Farmers in Texas often lease their land to wind developers because it’s so valuable.
They do this through a land lease.
The Roscoe Wind Farm is the state’s largest wind farm.
Though, there are several other large wind farms throughout the state that help to supplement the energy required by Texas residents.
7. How does solar power contribute to the Texas powergrid?
Solar power is also an abundant energy source in Texas.
The western portions of the state are open with lots of sun.
The area has been widely developed for solar power, and this has been encouraged by simple permitting and significant available transmission capacity.
Both solar power and wind power put Texas in the position to be an energy-exporting state if it’s developed and maintained correctly.
8. How does energy impact the economy of Texas?
Outside of being a necessary part of Texas life, energy is a major component of the economy of the state.
The state is the largest energy producer in the nation.
It generates twice as much energy as Florida, which is the state with the second-highest production.
In 2019, Texas was also the national leader in wind power generation, comprising about 26 percent of national wind-powered electrical production.
9. Is all of Texas on the ERCOT powergrid?
While Texas has its own powergrid — ERCOT — it doesn’t actually cover all of Texas.
The Electric Reliability Council of Texas only covers about 90 percent of the state.
The portions of the state on another grid include El Paso, the upper Panhandle, and a chunk of East Texas.
This has to do with the history of these service areas and the remoteness of non-ERCOT locations.
For instance, the Panhandle is actually closer to Kansas than Dallas.
10. Is Texas really isolated from all other powergrids?
No, the Texas powergrid isn’t as isolated as it could be.
ERCOT actually has three ties to Mexico.
It also has two ties to the eastern U.S. grid, but they don’t trigger federal regulation for ERCOT.
These ties can allow power movement both commercially and in emergencies.
Another sixth connection is also being studied.
This connection is called Tres Amigas, and it would link the three big U.S. grids together in New Mexico.
However, Texas’ top regulator hasn’t shown much interest in participating.
It likes to avoid dealing with the feds at all costs.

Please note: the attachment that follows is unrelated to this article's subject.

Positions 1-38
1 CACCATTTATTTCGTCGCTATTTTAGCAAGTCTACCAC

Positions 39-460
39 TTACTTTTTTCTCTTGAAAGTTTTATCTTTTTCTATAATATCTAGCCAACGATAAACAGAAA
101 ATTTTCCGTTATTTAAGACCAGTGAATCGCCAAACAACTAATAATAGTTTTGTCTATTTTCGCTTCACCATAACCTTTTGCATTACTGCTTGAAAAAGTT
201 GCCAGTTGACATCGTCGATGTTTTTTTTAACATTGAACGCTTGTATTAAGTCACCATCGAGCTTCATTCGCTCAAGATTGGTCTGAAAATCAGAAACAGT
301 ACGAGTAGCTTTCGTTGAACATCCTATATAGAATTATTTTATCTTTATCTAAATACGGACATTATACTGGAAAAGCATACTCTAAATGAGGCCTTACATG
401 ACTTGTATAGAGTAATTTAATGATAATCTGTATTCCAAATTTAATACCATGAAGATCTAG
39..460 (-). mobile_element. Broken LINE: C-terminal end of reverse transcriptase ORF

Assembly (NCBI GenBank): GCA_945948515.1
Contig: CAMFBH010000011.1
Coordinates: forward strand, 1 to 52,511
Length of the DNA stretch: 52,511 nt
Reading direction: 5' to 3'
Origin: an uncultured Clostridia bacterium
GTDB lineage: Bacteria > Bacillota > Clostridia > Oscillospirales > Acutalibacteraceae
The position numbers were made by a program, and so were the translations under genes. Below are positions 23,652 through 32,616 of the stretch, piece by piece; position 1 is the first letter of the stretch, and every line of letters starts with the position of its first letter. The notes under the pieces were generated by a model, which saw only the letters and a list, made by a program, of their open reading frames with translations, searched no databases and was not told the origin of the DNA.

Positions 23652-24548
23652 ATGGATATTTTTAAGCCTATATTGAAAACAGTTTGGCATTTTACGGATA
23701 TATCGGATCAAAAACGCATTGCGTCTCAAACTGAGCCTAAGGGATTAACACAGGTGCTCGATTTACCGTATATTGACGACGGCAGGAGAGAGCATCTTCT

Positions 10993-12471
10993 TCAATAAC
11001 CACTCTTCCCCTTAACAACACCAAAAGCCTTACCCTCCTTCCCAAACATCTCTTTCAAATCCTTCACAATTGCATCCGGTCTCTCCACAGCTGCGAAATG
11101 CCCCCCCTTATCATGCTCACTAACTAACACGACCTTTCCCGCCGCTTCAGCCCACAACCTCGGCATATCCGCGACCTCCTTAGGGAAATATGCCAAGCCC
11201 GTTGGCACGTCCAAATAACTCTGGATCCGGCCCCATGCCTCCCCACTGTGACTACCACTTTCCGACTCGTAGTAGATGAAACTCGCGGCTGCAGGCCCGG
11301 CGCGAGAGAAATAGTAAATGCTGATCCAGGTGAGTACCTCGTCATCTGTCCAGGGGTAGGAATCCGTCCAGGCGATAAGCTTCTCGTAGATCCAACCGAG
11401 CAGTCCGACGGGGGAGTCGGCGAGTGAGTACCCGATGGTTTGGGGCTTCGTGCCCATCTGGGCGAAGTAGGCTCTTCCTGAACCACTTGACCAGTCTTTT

11. Has Texas improved the grid since February 2021?
A recent (October 2022) federal assessment says NO!
The Texas electricity grid is almost as vulnerable to extreme winter weather as it was during its near-collapse during the prolonged deep freeze during February 2021’s winter storm.
That said, state regulators have deemed this analysis by the feds flawed, stating that the report contains inaccuracies and ERCOT has called on the agency to correct the report.
Although an updated report was released on October 20, it drew the same conclusion about a potential shortfall of the Texas powergrid in extreme winter conditions.
It stated that consumer electricity demand could exceed available generation capacity by 18,100 megawatts under a similar scenario as the 2021 winter storm.
To put this in perspective, one megawatt of electricity is enough to power about 200 homes during periods of peak demand.
During the 2021 storm, ERCOT ordered power providers across Texas to cut off consumers.
At one point, the demand totaled 20,000 megawatts of demand.
ERCOT cut off power to consumers to stop the Texas powergrid from failing completely.
A blackout of this magnitude again would be dangerous.
In 2021, it caused hundreds of deaths and billions of dollars in property damage.
That said, the federal assessment did state that the ERCOT grid would have more than enough generating capacity should winter conditions remain “typical.”
It’s only in the event of severe weather that grid functionality is threatened.
The Texas powergrid needs to be monitored and updated to ensure it can provide electricity to its residents even with its population growth.
People have flooded the state, and this has caused an additional burden on the grid.
To help meet the demand, the state can winterize the grid, make improvements, and ensure that no one area is dependent on a single energy source.